A Musical Soirée with Widney Moore, Pianist

(Update:  on Friday, September 20, 2019, Widney Moore died.  Her legacy of beauty, grace, generosity, friendship and music live on forever in the hearts of those of us who knew and loved her. She will be sorely missed.)

Long ago, before concert hall and YouTube performances, piano music was presented much the same way that it is in this video:  at home and for friends. There's an intimacy and communication that more formal performances can't duplicate, and sometimes (as in the case of this performance), you get lucky and the magic is captured on film.

This short performance features Estonian composer Arvo Pärt's Für Alina  and Spiegel im Spiegel, along with two short Debussy selections. Für Alina, dedicated to a friend's daughter, was written as a consolation for Alina's mother when Alina left home to live in England with her father. Spiegel im Spiegel (mirror in a mirror) was originally written for piano and violin, although it has been arranged for many other instruments as well. Both pieces reflect Pärt's unique composition style known as "Holy Minimalism" or "Mystic Minimalism," and both require the pianist to settle into stillness, accept the beauty in simplicity, and play the space around the notes more than the notes themselves. When performing them (or listening to them), there's a sense of time both standing still and expanding simultaneously. I suppose that could be one of the reasons why the music of Pärt is so frequently requested as deathbed music.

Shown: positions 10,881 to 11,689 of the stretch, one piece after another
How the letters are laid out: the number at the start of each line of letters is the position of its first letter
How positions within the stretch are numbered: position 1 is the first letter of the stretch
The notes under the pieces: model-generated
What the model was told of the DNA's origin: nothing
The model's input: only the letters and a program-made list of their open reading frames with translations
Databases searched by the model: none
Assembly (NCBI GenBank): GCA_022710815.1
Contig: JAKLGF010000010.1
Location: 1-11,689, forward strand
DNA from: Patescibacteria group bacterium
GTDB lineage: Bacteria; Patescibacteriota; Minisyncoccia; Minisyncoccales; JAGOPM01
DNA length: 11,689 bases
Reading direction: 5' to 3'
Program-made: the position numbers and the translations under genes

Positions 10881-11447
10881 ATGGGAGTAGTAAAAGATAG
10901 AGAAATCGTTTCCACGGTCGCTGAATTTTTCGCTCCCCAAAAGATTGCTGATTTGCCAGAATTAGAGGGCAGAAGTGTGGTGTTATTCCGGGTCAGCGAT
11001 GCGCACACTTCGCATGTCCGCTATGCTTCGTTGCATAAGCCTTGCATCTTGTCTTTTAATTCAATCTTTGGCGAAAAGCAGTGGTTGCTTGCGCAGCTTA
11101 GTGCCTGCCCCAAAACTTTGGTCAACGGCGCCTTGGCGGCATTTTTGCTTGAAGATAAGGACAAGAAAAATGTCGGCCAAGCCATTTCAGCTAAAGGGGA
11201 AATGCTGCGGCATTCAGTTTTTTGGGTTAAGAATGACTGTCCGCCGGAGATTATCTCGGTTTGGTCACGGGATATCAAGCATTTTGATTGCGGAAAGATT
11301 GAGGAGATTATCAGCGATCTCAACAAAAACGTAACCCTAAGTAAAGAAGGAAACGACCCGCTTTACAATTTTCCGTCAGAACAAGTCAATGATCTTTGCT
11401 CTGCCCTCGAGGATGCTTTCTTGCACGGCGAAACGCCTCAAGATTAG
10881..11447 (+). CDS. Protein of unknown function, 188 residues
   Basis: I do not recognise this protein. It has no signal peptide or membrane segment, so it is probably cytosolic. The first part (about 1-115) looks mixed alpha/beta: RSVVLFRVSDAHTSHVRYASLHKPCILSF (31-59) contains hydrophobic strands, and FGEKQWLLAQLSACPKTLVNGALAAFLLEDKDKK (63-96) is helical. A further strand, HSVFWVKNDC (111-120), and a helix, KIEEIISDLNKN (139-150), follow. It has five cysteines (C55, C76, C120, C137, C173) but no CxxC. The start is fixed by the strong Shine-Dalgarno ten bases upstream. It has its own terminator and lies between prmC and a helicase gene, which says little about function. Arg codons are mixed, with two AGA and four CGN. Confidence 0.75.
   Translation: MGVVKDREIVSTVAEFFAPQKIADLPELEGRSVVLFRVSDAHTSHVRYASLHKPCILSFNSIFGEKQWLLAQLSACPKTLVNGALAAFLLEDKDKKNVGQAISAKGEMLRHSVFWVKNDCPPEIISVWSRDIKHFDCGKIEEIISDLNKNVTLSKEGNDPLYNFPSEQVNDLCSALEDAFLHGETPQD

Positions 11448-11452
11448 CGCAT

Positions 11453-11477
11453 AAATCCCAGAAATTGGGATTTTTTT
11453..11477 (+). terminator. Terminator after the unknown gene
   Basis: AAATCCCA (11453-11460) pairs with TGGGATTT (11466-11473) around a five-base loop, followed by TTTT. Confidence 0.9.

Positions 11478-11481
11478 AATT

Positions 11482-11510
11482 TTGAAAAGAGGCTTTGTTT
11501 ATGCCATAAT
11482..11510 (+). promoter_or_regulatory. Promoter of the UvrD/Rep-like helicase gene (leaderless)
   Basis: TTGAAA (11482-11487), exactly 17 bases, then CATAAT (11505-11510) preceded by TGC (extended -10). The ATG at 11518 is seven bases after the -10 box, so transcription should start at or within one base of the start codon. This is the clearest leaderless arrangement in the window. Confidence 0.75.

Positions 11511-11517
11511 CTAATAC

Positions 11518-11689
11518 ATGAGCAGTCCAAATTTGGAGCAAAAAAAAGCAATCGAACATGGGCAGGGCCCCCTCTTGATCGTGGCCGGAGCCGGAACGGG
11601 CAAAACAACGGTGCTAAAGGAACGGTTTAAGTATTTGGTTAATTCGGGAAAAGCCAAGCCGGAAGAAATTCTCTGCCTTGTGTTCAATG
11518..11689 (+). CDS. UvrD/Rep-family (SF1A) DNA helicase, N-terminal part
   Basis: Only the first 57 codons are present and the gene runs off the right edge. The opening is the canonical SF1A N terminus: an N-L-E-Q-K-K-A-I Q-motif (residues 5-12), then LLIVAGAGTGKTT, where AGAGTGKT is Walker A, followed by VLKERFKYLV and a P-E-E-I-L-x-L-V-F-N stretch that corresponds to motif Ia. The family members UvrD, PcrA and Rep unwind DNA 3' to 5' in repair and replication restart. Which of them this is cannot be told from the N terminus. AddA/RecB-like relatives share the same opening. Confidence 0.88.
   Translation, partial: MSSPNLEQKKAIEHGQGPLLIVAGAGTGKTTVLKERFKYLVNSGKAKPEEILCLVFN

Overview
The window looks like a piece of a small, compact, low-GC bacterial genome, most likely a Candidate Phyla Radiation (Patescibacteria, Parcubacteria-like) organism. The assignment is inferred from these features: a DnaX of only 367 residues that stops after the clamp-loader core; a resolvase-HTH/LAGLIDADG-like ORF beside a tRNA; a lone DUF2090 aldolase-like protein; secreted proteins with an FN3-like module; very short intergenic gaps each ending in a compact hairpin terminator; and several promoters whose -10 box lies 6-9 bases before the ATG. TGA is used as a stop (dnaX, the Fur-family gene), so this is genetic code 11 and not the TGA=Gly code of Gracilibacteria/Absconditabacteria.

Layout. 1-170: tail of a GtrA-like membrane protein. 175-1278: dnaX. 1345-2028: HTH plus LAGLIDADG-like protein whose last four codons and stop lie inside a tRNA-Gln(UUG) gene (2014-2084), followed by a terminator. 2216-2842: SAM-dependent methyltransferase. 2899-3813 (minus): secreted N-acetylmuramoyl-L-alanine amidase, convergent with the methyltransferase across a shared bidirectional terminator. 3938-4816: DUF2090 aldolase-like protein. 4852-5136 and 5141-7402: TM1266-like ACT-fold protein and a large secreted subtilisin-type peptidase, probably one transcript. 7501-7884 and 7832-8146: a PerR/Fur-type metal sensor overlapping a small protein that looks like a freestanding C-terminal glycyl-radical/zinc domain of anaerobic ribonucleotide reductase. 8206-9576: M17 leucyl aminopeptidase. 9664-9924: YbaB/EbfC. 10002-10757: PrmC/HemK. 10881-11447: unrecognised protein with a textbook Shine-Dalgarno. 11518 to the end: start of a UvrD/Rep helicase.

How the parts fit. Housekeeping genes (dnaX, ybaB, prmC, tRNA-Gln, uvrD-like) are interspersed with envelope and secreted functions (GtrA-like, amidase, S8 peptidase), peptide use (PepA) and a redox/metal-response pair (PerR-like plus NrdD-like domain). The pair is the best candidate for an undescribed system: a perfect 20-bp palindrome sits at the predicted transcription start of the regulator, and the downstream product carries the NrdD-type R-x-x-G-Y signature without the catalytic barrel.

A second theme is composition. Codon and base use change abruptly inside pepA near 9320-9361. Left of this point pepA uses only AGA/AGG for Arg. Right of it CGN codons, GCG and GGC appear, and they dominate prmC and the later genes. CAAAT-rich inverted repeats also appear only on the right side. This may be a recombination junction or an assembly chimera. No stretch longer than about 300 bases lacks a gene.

The pianist, Widney Moore, had a long career as a gallery owner and an award-winning textile artist. Later in life, after reading Noah Adams' book Piano Lessons, she decided to learn to play the piano. Each year she prepared a program to take to Sonata--the Vermont piano camp for adults that Adams made famous in his book--and she played the pieces for Portland friends before she left. And while she would never described herself as a professional pianist, she was a true musician who played with tenderness, beauty, and peace. When she was diagnosed with advanced pancreatic cancer almost a year before this performance, we feared she'd not live to play another program.  Yet, miraculously, she did, and she played better than she ever had--with the simplicity and clarity and gratitude that only a life well lived can bring to music.

While I watched Widney play this program, I was struck by the power of Pärt's and Debussy's music in the hands of a pianist who has lived the depth of every note. This simplicity, this calm acceptance--this is the "holy grail" we all seek in our playing: true purity of heart.